This sweet is quite popular in the Mediterranean region of Turkey and it is especially known as a sweet coming from Antakya. It is traditionally served as a dessert, but it is also often enjoyed as a snack.
Gullac (also spelled Güllaç) is a traditional Turkish dessert that is made from thin, translucent sheets of dough called “gullac yufkası” and typically filled with sweetened milk or cream. The dessert is often compared to baklava, and it’s originates from Central Anatolia. It is a very delicate and sweet dessert that is typically served during special occasions such as Ramadan, Eid al-Fitr, and weddings.
Katmer (also spelled Katmer or Qatmer) is a traditional Turkish sweet pastry, similar to baklava, that originates from the city of Gaziantep in Southeast Turkey. It is made with very thin layers of phyllo dough and typically filled with a mixture of clotted cream and pistachios. The phyllo layers are brushed with butter and then rolled and shaped into a spiral before baking.
The dough for katmer is made in a similar way to baklava dough, and like baklava, it is also a rich and sweet pastry. The clotted cream and pistachios filling gives a unique taste and texture and make it a beloved pastry among Turkish people.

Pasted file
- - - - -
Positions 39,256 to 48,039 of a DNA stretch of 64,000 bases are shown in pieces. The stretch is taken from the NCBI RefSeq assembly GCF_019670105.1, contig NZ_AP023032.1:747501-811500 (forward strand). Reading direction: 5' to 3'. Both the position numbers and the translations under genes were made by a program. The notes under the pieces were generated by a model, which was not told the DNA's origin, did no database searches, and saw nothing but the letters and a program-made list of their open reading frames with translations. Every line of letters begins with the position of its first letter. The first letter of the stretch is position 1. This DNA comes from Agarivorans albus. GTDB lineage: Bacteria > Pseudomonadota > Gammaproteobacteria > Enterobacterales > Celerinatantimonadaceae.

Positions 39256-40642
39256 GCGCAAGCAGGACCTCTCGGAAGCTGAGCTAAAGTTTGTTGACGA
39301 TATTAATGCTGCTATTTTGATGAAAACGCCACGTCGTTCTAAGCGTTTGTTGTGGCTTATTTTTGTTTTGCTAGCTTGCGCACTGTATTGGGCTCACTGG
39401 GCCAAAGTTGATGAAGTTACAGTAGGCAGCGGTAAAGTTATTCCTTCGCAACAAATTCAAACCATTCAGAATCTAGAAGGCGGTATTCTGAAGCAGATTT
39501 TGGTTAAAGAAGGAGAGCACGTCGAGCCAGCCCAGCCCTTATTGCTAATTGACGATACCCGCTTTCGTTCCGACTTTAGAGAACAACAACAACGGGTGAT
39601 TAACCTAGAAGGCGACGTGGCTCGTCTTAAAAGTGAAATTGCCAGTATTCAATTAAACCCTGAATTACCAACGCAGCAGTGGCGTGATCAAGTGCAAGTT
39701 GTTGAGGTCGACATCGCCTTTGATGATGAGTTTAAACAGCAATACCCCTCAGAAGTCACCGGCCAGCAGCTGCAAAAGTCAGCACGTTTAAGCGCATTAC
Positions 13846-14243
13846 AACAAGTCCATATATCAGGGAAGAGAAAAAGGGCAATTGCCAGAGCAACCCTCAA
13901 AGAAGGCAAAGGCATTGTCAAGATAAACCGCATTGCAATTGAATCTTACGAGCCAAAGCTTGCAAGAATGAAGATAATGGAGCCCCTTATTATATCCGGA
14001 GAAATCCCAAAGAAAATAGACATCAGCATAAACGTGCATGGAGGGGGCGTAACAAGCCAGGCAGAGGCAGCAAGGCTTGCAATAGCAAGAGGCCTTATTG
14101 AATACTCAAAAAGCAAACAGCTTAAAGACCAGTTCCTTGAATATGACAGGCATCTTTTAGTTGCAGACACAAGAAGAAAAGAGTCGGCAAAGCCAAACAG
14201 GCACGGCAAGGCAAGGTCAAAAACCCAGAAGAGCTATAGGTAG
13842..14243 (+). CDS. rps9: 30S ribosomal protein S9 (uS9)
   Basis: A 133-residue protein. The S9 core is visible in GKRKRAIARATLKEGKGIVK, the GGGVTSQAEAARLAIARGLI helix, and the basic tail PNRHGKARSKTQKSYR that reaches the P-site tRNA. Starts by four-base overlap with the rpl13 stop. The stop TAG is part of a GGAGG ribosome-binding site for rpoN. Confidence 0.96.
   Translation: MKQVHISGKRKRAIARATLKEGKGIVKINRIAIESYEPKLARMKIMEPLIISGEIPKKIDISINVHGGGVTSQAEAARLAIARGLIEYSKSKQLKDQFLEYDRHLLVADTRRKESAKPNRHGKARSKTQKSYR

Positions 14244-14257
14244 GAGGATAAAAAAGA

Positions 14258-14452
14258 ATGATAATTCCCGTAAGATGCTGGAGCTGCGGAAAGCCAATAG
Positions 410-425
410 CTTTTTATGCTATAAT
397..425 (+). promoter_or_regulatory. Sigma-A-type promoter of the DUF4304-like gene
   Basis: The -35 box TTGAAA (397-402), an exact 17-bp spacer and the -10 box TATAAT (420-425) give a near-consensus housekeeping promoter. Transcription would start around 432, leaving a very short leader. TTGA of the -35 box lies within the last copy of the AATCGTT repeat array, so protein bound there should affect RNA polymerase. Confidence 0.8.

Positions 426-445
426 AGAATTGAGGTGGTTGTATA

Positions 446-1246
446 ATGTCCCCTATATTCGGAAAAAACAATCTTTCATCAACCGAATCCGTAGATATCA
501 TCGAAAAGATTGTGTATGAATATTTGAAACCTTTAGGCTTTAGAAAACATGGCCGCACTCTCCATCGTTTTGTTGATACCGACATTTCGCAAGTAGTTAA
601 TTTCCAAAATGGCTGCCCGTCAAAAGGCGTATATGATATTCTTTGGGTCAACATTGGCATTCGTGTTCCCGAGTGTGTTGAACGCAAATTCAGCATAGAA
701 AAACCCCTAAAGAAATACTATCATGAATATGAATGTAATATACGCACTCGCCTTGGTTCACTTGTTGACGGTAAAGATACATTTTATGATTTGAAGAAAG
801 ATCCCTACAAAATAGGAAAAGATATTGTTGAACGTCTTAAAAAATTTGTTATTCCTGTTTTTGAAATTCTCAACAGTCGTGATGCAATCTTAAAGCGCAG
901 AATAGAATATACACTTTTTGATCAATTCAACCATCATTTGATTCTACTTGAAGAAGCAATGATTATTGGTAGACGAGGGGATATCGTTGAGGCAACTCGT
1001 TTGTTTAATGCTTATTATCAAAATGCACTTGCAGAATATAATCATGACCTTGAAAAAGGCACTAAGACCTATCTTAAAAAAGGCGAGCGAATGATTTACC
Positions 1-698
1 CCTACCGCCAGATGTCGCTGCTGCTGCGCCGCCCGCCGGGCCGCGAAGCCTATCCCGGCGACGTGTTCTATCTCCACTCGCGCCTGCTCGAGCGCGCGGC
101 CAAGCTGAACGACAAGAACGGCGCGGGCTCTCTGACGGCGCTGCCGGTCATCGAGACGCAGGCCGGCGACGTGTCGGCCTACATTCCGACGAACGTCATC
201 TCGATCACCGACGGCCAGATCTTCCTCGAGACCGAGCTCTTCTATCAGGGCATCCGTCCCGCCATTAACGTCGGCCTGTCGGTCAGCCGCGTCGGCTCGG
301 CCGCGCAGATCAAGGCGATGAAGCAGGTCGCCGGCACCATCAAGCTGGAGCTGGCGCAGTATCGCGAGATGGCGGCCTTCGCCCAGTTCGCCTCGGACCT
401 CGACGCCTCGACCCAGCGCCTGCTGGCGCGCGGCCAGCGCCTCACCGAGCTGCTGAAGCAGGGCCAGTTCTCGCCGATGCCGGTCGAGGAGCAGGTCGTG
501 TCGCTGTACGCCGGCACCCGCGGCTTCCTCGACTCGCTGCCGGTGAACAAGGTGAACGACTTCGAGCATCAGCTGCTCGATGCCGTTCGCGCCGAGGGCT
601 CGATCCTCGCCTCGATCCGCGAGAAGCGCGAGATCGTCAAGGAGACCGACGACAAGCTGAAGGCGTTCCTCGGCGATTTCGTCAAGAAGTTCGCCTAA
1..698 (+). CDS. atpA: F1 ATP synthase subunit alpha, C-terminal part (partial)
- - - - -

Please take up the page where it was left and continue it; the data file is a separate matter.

Ayva tatlisi (quince dessert)
Ayva Tatlisi (also known as Ayva Dolmasi) is a traditional Turkish dessert made with quince fruit. Quince is a fruit that is similar in appearance to a pear and it has a hard and gritty texture, but when cooked, it turns a beautiful shade of pink and has a unique, sweet-tart flavor.
The traditional recipe for Ayva Tatlisi involves simmering the quince in a sugar syrup with spices such as cinnamon and cloves. The quince is typically peeled, cored and then cooked in the syrup until it becomes soft and translucent.
Cevizli Sucuk (also spelled Jevizli Sucuk) is a traditional Turkish sweet made with walnuts and syrup. It is a type of candy that is typically made by combining ground walnuts, sugar and other ingredients together, then shaping the mixture into sausage-like rolls. This sweet is popular in the Black sea region of Turkey, and it is a traditional sweet.
The texture of the sweet is quite different from traditional sausages and the taste is also unique because of the nuts and syrup. It has a crunchy outside and a chewy inside with a sweet, nutty flavor. It can be enjoyed on its own or used as a garnish for desserts like ice cream or puddings.